Wednesday, August 11, 2004

Whirlybird to the Rescue!

Well, another week has come and passed here in the Balkans. There is a clear sky tonight. Stars as far as the eye can see, and in a few hours the cosmos will show us just how amazing it is with a shower of stars for us to marvel at.

At times, when you are out here, away from everything, you learn to appreciate the subtle beauties that we often fail to witness in our day-to-day drudgery of work and toil. Tonight a few of us are going to kick back by the satellite dish and watch the show.

Earlier today I got to participate in Air Med-Evac training. Essentially, what that means, is we train on how to call in a Blackhawk helicopter to come and pick up our buddy who either:

a- Has suffered grievous wounds at the hands of the enemy.
b- Collapsed due to lack of physical capability.
c- Got shot in the ass by one of us for taking the last double stuffed Oreo.

Never take the last ANYTHING from another man you just don’t do it.

I digress. The training was great. All the soldiers broke up into teams and we carried people in on “litters” you call them “stretchers.” With great care, we placed them into the Blackhawks and got our ass away from the chopper as quickly as possible. There are a lot of details that have to be observed when doing this. You have to make sure your weapon is pointed away from the litter, make sure they are tied in properly and the knot is under the litter, just to name a few.

My group got to go for a ride in the Blackhawk during one of the runs. It was, how do I say, I think William Shakespeare said it best, it was,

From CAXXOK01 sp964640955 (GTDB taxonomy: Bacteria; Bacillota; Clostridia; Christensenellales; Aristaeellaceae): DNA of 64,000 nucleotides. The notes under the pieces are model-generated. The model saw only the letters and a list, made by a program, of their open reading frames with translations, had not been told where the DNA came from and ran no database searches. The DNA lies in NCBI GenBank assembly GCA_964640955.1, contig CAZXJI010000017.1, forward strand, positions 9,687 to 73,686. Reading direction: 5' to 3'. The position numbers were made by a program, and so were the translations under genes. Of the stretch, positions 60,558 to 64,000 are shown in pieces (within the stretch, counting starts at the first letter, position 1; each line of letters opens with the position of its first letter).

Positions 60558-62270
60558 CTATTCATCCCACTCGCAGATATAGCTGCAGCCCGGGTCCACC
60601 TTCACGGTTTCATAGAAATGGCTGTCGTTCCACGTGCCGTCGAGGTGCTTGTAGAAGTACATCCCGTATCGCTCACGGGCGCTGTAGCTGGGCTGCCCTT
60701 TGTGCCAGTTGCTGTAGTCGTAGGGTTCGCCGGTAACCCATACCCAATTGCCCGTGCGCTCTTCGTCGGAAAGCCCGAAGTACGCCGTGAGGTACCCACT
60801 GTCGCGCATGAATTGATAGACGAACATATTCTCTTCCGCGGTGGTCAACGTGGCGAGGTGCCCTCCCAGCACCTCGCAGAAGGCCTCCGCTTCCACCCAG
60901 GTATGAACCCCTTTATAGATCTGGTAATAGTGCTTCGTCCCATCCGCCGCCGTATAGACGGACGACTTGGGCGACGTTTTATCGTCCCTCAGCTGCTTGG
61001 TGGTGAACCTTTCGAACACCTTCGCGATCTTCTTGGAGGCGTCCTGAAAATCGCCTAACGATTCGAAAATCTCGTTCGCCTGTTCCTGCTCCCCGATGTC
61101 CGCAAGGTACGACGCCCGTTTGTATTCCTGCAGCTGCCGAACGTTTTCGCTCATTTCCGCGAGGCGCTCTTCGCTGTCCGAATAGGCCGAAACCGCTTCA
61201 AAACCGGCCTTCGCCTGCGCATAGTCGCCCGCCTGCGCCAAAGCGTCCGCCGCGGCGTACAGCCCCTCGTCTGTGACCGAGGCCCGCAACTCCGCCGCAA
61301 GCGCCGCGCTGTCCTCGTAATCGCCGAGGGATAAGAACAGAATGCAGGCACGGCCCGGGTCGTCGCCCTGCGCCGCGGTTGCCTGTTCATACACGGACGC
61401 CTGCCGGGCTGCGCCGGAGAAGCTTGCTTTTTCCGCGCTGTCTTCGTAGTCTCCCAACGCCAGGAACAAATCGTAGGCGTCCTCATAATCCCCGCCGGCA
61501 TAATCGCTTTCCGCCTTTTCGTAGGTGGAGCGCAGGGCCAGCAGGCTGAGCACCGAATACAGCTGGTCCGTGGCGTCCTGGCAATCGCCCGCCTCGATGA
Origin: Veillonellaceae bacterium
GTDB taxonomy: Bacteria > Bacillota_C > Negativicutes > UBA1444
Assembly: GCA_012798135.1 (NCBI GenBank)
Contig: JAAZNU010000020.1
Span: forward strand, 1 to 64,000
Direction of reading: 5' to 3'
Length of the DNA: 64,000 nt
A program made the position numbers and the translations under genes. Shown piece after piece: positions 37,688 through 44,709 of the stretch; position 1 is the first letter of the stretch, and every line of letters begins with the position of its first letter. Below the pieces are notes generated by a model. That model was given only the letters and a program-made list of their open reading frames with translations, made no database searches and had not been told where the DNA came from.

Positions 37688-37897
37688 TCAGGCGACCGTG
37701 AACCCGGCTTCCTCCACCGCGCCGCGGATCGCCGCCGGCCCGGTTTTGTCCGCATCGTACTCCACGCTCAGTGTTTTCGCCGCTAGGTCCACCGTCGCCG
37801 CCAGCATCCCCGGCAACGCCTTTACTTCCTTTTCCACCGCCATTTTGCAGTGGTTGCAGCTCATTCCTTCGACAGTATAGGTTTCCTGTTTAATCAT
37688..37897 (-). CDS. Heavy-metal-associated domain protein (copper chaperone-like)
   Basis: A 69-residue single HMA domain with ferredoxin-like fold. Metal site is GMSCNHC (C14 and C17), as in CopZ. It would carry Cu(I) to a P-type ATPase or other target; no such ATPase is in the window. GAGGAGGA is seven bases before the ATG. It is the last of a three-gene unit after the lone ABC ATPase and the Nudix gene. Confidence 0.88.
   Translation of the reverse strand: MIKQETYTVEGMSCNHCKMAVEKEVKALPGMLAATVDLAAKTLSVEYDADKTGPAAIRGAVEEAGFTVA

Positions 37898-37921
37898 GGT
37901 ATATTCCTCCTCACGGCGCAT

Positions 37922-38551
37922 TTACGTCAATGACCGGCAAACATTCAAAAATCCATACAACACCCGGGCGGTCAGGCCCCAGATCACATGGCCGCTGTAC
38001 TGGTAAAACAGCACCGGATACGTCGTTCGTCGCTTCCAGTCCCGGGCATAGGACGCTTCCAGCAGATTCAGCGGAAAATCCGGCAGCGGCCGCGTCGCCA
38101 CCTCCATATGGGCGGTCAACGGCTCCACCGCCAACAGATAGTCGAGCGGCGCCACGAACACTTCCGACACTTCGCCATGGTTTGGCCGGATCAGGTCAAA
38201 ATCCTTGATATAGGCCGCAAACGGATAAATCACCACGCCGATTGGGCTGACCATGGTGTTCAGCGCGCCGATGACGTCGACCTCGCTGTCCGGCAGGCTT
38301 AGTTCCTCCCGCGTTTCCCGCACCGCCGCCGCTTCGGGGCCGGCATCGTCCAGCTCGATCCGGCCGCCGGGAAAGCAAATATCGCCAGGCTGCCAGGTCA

“Totally Sweet, I almost crapped my pants.”

Bowel movements aside, it was a great time. The pilot made sure to bank really hard on one of the turns so that it was as if we were staring at the ground. Then he dropped really quickly so it was like we were falling! I managed to get some video of it on my digital camera. You can here me scream out,


I feel bad for my buddy Johnston though. He went up with us but on the litter. We put him face down like he was shot in the ass so he could get a good view out the window of the Blackhawk. Normally they fly with the doors open for quick mounts and dismounts. So there is Johnston, with a huge grin on his face, ready to see Bulgaria from a birds eye view, then,


They shut the door and Johnston is strapped down, unable to move staring at a big gray door for the entire ride! Oh man, we felt so bad, but laughed nonetheless. As a small consolation, he did say he felt like he was flying when we took that dip.

Good training, and great fun.

I love my job.


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